John McCarthy(1927-2011), who coined the term “artificial intelligence” at the Dartmouth Conference in 1956, would have no textbook on artificial intelligence without him. Professor McCarthy has worked at Massachusetts Institute of Technology, Dartmouth College, Princeton University and Stanford University. He was a professor emeritus at Stanford university.
He is credited with inventing the LISP programming language. Over the years, especially in the United States, LISP has become the standard language for developing artificial intelligence programs. McCarthy was gifted in mathematics and received a bachelor’s degree in mathematics from the California Institute of Technology in 1948. In 1951, he received a doctorate in mathematics from Princeton University, under the supervision of Solomon Lefschetz.
Professor McCarthy has a wide range of interests and his contributions cover many areas of artificial intelligence. For example, he has published in a number of areas, including logic, natural language processing, computer chess, cognition, fact-negation, common sense, and raises philosophical issues from an artificial intelligence standpoint. As the founding father of artificial intelligence, McCarthy often commented on his papers such as Some Expert Systems Need Common Sense (1984) and Free Will Even for Robots, Figure out what an AI system needs to be useful and effective.
McCarthy received the Turing Award in 1971 for his contributions to artificial intelligence. Other awards he has received include the National Science Award in mathematics, Statistics and computational sciences and the Benjamin Franklin Award in computer and cognitive sciences.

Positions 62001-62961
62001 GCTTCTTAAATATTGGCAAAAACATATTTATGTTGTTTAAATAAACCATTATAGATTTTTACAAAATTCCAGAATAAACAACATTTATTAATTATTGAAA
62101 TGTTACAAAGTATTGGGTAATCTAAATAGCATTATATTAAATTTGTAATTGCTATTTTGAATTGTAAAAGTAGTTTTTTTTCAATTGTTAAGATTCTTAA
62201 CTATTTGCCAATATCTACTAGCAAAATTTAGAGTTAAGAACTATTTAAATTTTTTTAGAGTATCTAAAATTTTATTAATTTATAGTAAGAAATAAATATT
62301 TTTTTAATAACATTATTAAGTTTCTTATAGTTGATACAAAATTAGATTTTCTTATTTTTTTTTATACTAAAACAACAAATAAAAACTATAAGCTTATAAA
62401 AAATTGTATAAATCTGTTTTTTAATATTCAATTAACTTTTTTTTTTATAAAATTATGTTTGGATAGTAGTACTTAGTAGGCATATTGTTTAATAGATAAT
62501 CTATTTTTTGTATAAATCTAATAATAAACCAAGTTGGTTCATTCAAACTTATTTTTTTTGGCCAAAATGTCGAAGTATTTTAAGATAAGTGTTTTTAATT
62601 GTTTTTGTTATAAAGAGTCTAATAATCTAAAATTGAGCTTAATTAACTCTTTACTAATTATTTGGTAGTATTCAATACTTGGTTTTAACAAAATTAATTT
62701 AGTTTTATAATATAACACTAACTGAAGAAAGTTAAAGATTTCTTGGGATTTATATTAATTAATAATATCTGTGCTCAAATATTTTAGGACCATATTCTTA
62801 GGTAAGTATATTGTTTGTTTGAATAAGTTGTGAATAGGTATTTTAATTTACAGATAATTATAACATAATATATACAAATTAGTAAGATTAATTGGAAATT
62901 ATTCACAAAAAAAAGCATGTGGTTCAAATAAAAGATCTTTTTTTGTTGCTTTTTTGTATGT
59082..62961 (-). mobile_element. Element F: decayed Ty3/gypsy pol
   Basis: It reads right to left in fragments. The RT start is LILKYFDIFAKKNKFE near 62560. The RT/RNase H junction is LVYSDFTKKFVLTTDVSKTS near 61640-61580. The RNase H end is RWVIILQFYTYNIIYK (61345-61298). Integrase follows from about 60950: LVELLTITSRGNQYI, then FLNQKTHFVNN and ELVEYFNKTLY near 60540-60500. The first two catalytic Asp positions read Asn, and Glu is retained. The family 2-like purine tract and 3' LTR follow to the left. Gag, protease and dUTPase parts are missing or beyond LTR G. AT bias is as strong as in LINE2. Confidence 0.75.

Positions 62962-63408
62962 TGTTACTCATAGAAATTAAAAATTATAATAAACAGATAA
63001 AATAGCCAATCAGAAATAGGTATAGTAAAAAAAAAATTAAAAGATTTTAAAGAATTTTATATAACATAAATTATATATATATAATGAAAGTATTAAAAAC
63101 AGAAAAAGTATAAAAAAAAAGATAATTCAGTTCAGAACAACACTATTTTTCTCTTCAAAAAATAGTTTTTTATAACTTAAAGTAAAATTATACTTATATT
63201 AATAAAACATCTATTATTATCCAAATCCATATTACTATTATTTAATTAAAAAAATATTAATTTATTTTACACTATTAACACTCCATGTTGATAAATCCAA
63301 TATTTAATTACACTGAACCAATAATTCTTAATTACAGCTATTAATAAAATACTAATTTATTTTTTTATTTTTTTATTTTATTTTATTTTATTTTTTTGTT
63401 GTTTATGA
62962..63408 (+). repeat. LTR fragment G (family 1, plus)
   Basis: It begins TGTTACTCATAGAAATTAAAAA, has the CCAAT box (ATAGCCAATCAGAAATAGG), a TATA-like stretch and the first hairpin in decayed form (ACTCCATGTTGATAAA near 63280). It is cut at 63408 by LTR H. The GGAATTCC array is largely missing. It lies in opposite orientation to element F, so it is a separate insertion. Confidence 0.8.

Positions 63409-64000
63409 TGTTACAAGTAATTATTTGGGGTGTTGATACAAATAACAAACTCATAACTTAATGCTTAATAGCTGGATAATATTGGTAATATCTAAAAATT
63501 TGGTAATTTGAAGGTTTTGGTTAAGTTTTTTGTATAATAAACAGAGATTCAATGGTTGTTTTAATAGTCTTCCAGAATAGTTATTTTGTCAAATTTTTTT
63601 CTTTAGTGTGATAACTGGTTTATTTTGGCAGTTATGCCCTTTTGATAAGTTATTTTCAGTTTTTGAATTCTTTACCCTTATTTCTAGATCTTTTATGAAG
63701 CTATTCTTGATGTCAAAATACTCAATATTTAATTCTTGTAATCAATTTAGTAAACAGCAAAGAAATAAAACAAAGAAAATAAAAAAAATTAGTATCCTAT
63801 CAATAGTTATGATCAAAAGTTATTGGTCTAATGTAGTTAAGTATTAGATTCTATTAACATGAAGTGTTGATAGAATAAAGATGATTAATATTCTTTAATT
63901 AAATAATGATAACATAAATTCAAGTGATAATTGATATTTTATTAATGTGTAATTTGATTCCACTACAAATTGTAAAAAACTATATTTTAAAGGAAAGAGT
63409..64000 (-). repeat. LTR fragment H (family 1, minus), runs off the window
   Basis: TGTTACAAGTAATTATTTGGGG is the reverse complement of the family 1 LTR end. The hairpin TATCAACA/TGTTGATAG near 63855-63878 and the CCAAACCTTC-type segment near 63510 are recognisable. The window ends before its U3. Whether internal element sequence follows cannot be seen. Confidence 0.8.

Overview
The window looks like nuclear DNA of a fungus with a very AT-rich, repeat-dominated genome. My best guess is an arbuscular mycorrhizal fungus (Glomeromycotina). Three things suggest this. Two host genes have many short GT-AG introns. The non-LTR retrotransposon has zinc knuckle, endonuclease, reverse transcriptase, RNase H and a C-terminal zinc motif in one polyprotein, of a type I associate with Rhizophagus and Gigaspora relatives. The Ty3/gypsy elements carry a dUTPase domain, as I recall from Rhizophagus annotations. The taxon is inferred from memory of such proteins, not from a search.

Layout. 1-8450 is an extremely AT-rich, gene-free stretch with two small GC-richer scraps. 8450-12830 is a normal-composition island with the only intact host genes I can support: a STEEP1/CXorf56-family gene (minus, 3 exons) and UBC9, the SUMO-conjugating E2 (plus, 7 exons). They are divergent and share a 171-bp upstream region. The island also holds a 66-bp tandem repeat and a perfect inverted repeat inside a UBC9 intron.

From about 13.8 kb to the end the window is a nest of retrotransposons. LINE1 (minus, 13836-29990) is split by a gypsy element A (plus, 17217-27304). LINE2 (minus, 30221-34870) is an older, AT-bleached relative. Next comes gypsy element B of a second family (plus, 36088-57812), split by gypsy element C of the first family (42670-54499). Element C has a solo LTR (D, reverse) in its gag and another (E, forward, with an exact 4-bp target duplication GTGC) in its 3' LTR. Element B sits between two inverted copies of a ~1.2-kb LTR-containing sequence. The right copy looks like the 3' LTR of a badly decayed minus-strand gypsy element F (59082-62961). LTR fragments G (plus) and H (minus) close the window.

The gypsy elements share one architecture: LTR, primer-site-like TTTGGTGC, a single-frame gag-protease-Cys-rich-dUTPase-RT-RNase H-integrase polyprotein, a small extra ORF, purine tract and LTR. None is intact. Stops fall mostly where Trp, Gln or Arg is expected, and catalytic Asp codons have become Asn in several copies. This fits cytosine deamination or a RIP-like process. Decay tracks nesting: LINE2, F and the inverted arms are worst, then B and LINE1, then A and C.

The ability of a computer program to display any kind of intelligence dictates that it needs to be able to reason. English mathematician Georage Boole(1815-1864) established a mathematical framework for representing the laws of human logic. His publications include some 50 personal papers. His main achievement was known as the theory of difference equations, which appeared in 1859. Then, in 1860, he published the theory of finite difference operations. The latter work is a sequel to the previous one. Boole gave a general approach to symbolic reasoning in Laws of Thought, perhaps his greatest achievement. Given logical propositions with arbitrary terms, Boole treated these premises with pure symbols, showing how to make reasonable logical inferences.
In the second part of Laws of Thought, Boole tried to invent a general method to transform the prior probabilities of the event system to determine the posterior probabilities of any other events logically associated with a given event.
The algebraic language (or notation) he established allowed variables to interact (or establish relationships) based on only two states (true and false). As is now known, his Boolean algebra has three logical operators: and, or, and not. The combination of Boolean algebra and logical rules allows us to prove things “automatically”. So a machine that can do this is, in a sense, capable of reasoning.
More than two centuries later, KurtGodel (1931) demonstrated that Leibniz’s goals were overly optimistic. He showed that any branch of mathematics that uses only the rules and axioms of its own branch, even if it is itself complete, always contains propositions that cannot be proved true or false. The great French philosopher Rene Descartes, in Meditations, addresses the problems of physical reality through cognitive introspection. He proved his existence through the reality of his mind, eventually coming up with the famous “Cogito ergo sum” — “Cogito ergo sum”. In this way, Descartes and the philosophers who followed him established separate worlds of mind and material. Ultimately, this led to the contemporary idea that mind and body are essentially the same.